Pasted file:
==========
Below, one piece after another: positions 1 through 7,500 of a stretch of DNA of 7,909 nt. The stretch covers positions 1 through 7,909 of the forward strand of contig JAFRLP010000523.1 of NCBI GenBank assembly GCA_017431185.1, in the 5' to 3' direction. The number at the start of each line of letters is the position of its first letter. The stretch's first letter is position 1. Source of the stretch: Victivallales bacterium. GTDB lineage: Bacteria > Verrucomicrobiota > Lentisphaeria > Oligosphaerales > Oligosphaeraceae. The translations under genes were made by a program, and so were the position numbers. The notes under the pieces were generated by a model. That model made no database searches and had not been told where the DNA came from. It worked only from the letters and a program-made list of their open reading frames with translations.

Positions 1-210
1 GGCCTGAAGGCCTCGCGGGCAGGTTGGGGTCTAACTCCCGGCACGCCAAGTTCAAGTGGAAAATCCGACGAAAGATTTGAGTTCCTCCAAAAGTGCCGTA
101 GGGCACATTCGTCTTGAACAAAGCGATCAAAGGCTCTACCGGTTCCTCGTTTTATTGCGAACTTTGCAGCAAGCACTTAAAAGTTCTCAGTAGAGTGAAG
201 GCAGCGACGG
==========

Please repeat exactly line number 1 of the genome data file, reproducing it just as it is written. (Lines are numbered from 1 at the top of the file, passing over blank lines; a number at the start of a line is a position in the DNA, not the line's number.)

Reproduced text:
Below, one piece after another: positions 1 through 7,500 of a stretch of DNA of 7,909 nt. The stretch covers positions 1 through 7,909 of the forward strand of contig JAFRLP010000523.1 of NCBI GenBank assembly GCA_017431185.1, in the 5' to 3' direction. The number at the start of each line of letters is the position of its first letter. The stretch's first letter is position 1. Source of the stretch: Victivallales bacterium. GTDB lineage: Bacteria > Verrucomicrobiota > Lentisphaeria > Oligosphaerales > Oligosphaeraceae. The translations under genes were made by a program, and so were the position numbers. The notes under the pieces were generated by a model. That model made no database searches and had not been told where the DNA came from. It worked only from the letters and a program-made list of their open reading frames with translations.